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|YouthPride ED sues Mercedes-Benz for nearly $1 million over an oil leak|
|by Dyana Bagby|
|March 14, 2012 11:43|
YouthPride Executive Director Terence McPhaul filed a lawsuit for nearly $1 million against an Atlanta Mercedes-Benz dealership on Feb. 28 saying its technicians never fixed a continuous oil leak in his vehicle.
McPhaul is suing the car dealership as an individual, not on behalf of the LGBT youth group.
McPhaul and YouthPride also recently countersued Inman Park UMC after the church, the agency's landlord, alleges YouthPride, an organization serving gay, lesbian, bisexual, transgender and queer youth agest 13-24 in metro Atlanta, has not paid more than $40,000 in rent.
McPhaul filed his lawsuit on Feb. 28 against Mercedes-Benz dealership RBM North of Atlanta “pro se” — meaning he is representing himself — for nearly $1 million because he claims employees at the Atlanta dealership called him “paranoid” for his ongoing complaints of an oil leak.
McPhaul is suing the dealership for:
He alleges in the suit that in 2008 he bought a 2006 E350 Mercedes Benz from RBM North of Atlanta. McPhaul claims the technicians were "willfully negligent and/or deliberately deceptive" in not properly investigating the vehicle.
McPhaul says in the suit he drove his vehicle for 18 months with a continuous oil leak that was never repaired by the dealership after several visits and that the car also had transmission problems. After McPhaul said he ran over a metal object on the interstate and scheduled an appointment to have the tire replaced, the dealership's service manager called McPhaul to cancel the appointment because "RBM North could not make plaintiff happy."
"Plaintiff drove the vehicle for 18 months with the oil leak because the RBM North service technicians stated that Plaintiff must be 'paranoid,'" court documents states.
"The technicians were even supplied with pictures of Plaintiff's parking space and the increasing number of spots over time," McPhaul states in his complaint.
In addition, McPhaul alleges the technicians "were deliberately ignoring the oil leak and other problems and helping Plaintiff's vehicle to fall in disrepair."
McPhaul also states that he asked RBM North technicians if there were any lawsuits or complaints against Mercedes Benz USA regarding the vehicle was driving.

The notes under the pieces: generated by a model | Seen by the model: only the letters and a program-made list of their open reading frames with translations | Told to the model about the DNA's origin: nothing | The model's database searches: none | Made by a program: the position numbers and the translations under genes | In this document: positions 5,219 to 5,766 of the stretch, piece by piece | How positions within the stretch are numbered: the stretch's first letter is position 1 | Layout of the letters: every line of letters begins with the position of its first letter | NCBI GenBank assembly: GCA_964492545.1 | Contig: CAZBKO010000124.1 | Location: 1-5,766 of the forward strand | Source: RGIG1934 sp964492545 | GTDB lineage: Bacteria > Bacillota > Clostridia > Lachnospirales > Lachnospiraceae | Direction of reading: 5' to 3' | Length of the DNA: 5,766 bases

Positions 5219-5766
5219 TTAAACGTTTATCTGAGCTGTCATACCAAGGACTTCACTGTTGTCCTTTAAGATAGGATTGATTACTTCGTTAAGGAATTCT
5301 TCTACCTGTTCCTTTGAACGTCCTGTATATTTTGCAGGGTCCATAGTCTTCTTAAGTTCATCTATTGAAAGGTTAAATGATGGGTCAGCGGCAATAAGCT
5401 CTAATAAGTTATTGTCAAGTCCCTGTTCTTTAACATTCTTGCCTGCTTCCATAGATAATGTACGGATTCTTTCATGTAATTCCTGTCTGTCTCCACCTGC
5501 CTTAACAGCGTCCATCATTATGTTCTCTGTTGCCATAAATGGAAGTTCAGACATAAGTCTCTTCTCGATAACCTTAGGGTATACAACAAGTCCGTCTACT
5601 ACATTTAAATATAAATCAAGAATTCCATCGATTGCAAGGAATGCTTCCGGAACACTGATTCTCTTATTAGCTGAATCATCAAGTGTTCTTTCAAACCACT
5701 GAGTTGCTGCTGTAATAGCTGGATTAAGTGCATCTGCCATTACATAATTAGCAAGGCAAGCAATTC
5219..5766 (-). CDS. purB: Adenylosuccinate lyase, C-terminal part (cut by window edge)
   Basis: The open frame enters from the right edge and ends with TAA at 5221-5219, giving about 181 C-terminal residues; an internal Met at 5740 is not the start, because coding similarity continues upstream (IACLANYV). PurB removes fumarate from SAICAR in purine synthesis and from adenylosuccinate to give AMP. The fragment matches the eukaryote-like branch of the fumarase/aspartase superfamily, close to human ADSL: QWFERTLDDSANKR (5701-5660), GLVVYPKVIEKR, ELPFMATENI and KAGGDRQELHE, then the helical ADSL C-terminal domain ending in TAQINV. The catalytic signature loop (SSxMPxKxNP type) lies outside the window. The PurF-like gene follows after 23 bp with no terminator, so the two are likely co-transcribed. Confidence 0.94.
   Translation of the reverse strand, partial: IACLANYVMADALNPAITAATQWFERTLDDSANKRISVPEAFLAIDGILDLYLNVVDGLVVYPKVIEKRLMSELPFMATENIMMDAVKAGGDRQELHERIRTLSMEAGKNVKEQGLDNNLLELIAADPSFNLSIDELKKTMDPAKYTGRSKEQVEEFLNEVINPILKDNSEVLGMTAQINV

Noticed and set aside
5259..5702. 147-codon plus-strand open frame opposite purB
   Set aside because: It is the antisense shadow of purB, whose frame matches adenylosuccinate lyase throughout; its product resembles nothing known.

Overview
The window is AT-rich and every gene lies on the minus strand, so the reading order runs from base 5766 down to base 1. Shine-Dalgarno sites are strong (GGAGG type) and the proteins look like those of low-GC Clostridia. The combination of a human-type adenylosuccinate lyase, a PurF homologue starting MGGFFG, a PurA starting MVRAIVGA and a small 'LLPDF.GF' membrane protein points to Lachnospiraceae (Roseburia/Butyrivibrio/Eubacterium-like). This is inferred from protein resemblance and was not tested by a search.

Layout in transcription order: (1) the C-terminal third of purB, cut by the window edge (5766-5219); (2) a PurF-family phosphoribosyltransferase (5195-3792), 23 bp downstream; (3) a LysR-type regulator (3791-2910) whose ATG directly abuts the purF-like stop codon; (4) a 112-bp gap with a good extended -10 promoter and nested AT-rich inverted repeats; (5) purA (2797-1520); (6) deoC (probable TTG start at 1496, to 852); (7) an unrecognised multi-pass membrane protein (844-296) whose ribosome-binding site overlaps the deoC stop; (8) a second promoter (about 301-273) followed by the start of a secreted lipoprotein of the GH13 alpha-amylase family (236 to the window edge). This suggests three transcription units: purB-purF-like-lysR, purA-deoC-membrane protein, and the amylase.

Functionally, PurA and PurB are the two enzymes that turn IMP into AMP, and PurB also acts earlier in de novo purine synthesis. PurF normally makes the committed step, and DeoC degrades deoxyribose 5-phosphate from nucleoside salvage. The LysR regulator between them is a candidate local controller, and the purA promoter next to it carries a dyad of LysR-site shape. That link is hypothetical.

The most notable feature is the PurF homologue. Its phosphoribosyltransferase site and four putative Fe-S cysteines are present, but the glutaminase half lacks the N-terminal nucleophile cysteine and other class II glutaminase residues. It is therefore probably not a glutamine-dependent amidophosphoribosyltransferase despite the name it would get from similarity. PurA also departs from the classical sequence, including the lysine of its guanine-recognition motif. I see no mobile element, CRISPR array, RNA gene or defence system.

"[P]laintiff was told that this was not the case even until Fall 2011. Plaintiff's research concluded multiple class action lawsuits were filed against Mercedes Benz in 2010," the lawsuit states.
McPhaul further alleges in his lawsuit that he does not have proper working transportation "because of the willful negligence and deliberate deception of RBM North service technicians and management" and he also states that his "driving experience with Mercedes Benz has been ruined."
YouthPride’s financial troubles became public in December, when YouthPride Board Chair Jordan Myers posted on Facebook that the agency needed to raise $25,000 in one week, and McPhaul said YouthPride had to raise $40,000 by Dec. 31 or face closure in 60 days. Despite that deadline passing, YouthPride currently remains open.
In the wake of the financial crisis, questioning by GA Voice revealed confusion within YouthPride about such basic issues as who serves on the board of directors and when the last board meeting was held. The organization has fewer than the five board members required under its bylaws, and the board has not met since at least December 2010 — although its bylaws stipulate monthly meetings.
McPhaul has maintained that the agency is staying open, although Tana Hall, the former counselor for YouthPride, told GA Voice that Myers told her the agency was stopping operations on Feb. 17. She said she asked to be laid off on Feb. 15 so she could ask for unemployment benefits and informed Myers of this decision.
Myers has not responded to repeated interview requests during YouthPride's financial crisis and did not attend a March 6 town hall meeting to discuss the viability of the organization that serves lesbian, gay, bisexual, transgender and queer youth ageist 13-24 in metro Atlanta.
The forum was held by two ad-hoc committees of community volunteers trying to assess the current financial and legal status of YouthPride and insure that at least some services for youth continue should the agency close.
Top photo: Terence McPhaul, executive director of YouthPride. (by Dyana Bagby)
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